Life After Coffee by Virginia Franken is the story of one woman’s journey from globetrotting coffee hunter to homebound mom. The story opens with Amy O’Hara late for her flight as she heads out for a six week work trip. She is a coffee buyer for a local coffee grindhouse, Mateo’s. She is also leaving on the day of her son’s birthday party. But on the way to the airport, she gets called back by her boss to inform her that she has been laid off as Mateo’s has been bought out. Amy goes home to the birthday party where the other parents there don’t realize who she is. When she informs her husband, Peter, about her job, he jumps at the chance to go back to work and have Amy stay at home. Peter dreams of selling a screenplay and dives into it, leaving Amy to her own devices. She and Peter begin to argue about who should be working and who should stay at home. Will Amy find her way in her new role as stay at home mom? Will she be able to get back to work? Will Peter sell his screenplay?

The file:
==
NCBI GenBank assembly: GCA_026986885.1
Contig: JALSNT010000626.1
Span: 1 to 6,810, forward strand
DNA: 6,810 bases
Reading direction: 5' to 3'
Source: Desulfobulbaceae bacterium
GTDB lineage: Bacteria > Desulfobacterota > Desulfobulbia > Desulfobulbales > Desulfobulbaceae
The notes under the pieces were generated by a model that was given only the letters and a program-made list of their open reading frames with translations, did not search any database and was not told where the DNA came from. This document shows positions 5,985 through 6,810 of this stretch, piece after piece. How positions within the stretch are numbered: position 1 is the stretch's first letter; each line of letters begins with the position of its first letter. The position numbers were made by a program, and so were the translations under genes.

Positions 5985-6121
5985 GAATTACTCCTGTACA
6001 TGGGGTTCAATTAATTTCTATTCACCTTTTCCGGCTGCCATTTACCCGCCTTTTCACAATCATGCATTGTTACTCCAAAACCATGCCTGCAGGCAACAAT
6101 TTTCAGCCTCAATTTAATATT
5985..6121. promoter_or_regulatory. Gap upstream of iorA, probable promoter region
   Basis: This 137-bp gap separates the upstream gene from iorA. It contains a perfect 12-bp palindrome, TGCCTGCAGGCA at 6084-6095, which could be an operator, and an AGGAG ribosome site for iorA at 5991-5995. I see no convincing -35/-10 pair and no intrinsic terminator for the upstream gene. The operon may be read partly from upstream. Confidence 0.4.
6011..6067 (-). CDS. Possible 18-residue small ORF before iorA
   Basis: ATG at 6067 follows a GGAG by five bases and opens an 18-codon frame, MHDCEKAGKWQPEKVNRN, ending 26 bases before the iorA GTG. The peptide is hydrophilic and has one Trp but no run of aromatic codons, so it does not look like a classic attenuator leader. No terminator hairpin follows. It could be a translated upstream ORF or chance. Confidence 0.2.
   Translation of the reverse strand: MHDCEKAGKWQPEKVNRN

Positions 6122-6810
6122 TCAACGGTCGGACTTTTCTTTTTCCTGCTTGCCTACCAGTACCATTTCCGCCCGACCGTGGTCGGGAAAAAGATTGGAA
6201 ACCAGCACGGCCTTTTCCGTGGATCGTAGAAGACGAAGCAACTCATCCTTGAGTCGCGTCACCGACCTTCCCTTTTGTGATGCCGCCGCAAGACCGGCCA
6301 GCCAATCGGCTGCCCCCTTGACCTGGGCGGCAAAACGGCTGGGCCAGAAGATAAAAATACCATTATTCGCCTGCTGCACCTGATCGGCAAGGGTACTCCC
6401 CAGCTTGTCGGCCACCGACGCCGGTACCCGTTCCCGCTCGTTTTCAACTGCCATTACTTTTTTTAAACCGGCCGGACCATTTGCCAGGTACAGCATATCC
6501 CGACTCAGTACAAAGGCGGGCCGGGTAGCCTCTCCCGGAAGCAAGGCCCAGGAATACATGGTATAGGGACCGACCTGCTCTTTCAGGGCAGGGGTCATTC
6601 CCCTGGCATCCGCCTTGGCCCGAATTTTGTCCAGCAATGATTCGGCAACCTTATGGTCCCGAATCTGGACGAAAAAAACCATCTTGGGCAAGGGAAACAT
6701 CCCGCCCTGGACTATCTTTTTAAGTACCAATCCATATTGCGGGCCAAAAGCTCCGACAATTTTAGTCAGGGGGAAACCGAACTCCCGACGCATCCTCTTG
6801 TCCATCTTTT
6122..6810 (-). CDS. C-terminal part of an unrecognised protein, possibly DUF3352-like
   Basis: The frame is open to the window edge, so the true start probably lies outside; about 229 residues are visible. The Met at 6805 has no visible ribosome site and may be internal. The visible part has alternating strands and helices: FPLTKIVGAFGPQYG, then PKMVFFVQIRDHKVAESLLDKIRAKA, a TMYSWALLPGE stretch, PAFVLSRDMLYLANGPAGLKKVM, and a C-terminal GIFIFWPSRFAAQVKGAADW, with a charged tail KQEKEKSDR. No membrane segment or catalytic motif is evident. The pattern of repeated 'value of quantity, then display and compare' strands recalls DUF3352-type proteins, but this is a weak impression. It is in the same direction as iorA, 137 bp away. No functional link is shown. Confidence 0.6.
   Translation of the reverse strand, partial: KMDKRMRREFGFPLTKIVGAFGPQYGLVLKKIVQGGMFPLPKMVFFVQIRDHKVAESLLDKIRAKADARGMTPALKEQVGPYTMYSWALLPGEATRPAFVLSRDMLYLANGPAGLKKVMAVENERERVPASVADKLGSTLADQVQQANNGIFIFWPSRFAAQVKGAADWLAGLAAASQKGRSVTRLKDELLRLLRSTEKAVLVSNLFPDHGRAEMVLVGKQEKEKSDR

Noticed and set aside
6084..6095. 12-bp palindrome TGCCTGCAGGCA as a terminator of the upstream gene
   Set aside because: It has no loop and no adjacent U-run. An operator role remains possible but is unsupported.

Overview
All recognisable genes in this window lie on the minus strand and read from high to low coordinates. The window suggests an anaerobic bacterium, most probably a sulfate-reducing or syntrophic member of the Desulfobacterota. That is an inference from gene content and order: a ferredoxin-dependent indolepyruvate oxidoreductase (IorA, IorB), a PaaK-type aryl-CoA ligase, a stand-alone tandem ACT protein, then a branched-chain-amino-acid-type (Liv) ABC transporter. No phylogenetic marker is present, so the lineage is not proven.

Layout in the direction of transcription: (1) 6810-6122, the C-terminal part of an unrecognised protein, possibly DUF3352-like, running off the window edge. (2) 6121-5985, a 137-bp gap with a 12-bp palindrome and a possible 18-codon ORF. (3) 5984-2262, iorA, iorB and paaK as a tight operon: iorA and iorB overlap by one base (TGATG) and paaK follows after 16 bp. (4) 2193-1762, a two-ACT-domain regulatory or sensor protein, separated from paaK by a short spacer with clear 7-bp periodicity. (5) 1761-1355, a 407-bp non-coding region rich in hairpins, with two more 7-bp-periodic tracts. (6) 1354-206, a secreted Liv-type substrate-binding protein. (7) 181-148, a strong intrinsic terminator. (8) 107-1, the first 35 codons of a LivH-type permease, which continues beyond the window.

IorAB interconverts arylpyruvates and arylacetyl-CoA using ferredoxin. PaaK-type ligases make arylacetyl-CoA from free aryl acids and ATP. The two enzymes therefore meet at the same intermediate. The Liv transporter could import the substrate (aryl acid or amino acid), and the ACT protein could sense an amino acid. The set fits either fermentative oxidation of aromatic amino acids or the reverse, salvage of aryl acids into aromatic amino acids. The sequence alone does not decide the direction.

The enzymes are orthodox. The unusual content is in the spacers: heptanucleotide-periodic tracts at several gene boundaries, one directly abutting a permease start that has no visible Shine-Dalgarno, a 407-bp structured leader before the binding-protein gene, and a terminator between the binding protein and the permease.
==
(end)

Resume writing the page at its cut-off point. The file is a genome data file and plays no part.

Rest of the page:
Unfortunately, I did not finish Life After Coffee to answer these questions. Amy is an out-of-touch mother who irritated me. I got through seven chapters before I couldn’t take anymore. I couldn’t stand the cussing. I understood why Amy was trying to be realistic about her husband’s dream of selling his screenplay; however, there are better ways to be realistic without deflating the person himself. As a woman who dreamt of being a mother and has struggled to have children, I couldn’t relate to Amy. Amy was a mother by birth only and not in action. Maybe she is able to find her motherly spirit but I found myself not caring to find out. I also found some of the dialogues of the children too unrealistic for a 5 and 3 year old. If this book seems to be your taste, then I recommend you give it a try. You may like it. I, however, could not enjoy it.
Life After Coffee
is available on Amazon in paperback and on the Kindle
on Barnes and Noble in paperback and audiobook